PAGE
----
‘It’s Cloud illusions I recall – I really don’t know Clouds at all.’

A great song, around a totally different subject matter of course.  Joni Mitchell sure did not have Cloud technology in mind when she wrote it. Whilst GDPR has recently held attention of the masses, Cloud and the many variants thereof have moved temporarily off the front page – in the UK at least. It’s probably a balanced statement that Cloud headlines have over the last few years been more to do with the advantages and benefits of adoption. In IT circles the innovation is probably in early critical mass stage of adoption with business users generally having a good awareness of what the technology is about.

The benefits and ease of use are many, that’s very true. Where else can a business spin up an IT environment on demand and in minutes with just a few mouse clicks? For small to medium enterprises like our own, the technology is a massive boon. We are able to control, manage and govern our expenditure and data very easily. It’s a different experience though for the large corporates where, though the benefits still hold well, it’s an illusion to suggest that managing Cloud services is easy. It’s just not true.

As with most innovations a decrease in the deployment curve arises when lessons learnt by the innovators and early adopters hit the mainstream as a reality check. This is not unique to cloud of course. Look to previous decades of lessons learnt from innovation. Think of Business process re-engineering  where firms re-engineered without the flexibility offered later by IT systems that separated databases from code;  Think of IT Outsourcing where (in just one example) firms outsourced IT systems & hosting on cost only to find service was….well, service quality was directly aligned to the price paid. Think big data where all firms thought they had to do was purchase a huge powerful engine and then recruit smart data scientists to harvest and enrich the data. It all reminds me of a business cliché – ‘The easy way out is often the hardest way back’. In IT there is never an easy way out; hard miles have to be earned.

Cloud is something we will be turning our attention to in a forthcoming white paper. Fresh from numerous consulting assignments where clients have requested independent views of Cloud strategy and execution, we thought we would put some of those learnings down on paper. One golden lesson I learnt though was that Cloud is not a technology led strategy. This is the IT perennial failing that comes back time and time again. Cloud adoption overwhelmingly has to be business led. Business leaders have to be totally engaged so that they do understand Cloud. Education plays a big part where it is explained to a business in terms that business owners understand, clearly, transparently and with benefits and risk articulated in detail.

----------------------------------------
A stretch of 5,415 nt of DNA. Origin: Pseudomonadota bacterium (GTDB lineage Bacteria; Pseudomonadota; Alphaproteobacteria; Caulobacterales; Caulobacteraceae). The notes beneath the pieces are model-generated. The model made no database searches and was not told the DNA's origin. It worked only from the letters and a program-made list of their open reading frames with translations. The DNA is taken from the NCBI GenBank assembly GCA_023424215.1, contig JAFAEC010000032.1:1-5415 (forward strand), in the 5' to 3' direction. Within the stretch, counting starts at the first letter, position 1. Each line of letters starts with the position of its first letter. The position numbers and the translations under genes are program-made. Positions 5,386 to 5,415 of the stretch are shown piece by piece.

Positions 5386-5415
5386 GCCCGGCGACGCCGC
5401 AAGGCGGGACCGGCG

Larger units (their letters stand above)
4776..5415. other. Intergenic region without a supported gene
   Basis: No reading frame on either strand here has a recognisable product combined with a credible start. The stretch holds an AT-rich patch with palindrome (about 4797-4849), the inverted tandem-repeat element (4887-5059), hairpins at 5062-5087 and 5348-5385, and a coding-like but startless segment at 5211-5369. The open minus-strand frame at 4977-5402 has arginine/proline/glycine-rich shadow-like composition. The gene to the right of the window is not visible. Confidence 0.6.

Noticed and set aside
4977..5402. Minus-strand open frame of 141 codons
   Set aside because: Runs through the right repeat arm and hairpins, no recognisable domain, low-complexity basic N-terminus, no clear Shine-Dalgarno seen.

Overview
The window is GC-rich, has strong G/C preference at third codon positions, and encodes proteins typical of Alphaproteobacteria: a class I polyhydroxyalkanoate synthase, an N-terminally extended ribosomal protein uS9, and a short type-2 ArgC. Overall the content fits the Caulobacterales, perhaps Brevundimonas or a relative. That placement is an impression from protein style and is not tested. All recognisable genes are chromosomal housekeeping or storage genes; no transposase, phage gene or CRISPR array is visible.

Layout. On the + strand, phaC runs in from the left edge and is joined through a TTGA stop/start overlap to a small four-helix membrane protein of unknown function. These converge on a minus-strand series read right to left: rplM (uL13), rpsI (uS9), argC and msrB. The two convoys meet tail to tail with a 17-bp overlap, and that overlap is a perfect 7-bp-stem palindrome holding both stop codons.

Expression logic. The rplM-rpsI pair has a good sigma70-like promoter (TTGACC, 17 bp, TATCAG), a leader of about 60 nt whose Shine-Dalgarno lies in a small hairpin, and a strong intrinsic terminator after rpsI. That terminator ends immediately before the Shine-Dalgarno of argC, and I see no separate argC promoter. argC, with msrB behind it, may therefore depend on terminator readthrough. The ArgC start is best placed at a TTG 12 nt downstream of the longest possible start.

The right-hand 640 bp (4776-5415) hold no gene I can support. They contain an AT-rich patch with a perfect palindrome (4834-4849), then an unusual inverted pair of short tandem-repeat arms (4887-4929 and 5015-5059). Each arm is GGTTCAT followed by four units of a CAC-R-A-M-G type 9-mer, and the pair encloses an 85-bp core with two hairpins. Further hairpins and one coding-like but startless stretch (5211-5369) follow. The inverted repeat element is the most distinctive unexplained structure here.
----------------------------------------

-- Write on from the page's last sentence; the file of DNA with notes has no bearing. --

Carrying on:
Without total business engagement, IT strategies fail. Yes there are many benefits, but there are also a lot of risks. Obvious risks arise from firms not regulating or governing Cloud services thereby creating Cloud sprawl. Invisible but materially significant risks arise from Cloud consolidation when a firm’s supply chain consolidates across a small and dominant number of Cloud vendors. Failure from consolidation risk will be catastrophic.

What I love about Cloud right now is there are lots of questions and that’s a really good thing. Debate always surfaces challenges and sharing of experiences. When these are shared across firms we all find answers. If you have views you would like to share with us, and then please do so either here or in response to one of our  white papers. We believe in Cloud’s ability to transform business, we love the benefits the technology can bring to firms and we want to share the lesson firms are learning with an independent eye.

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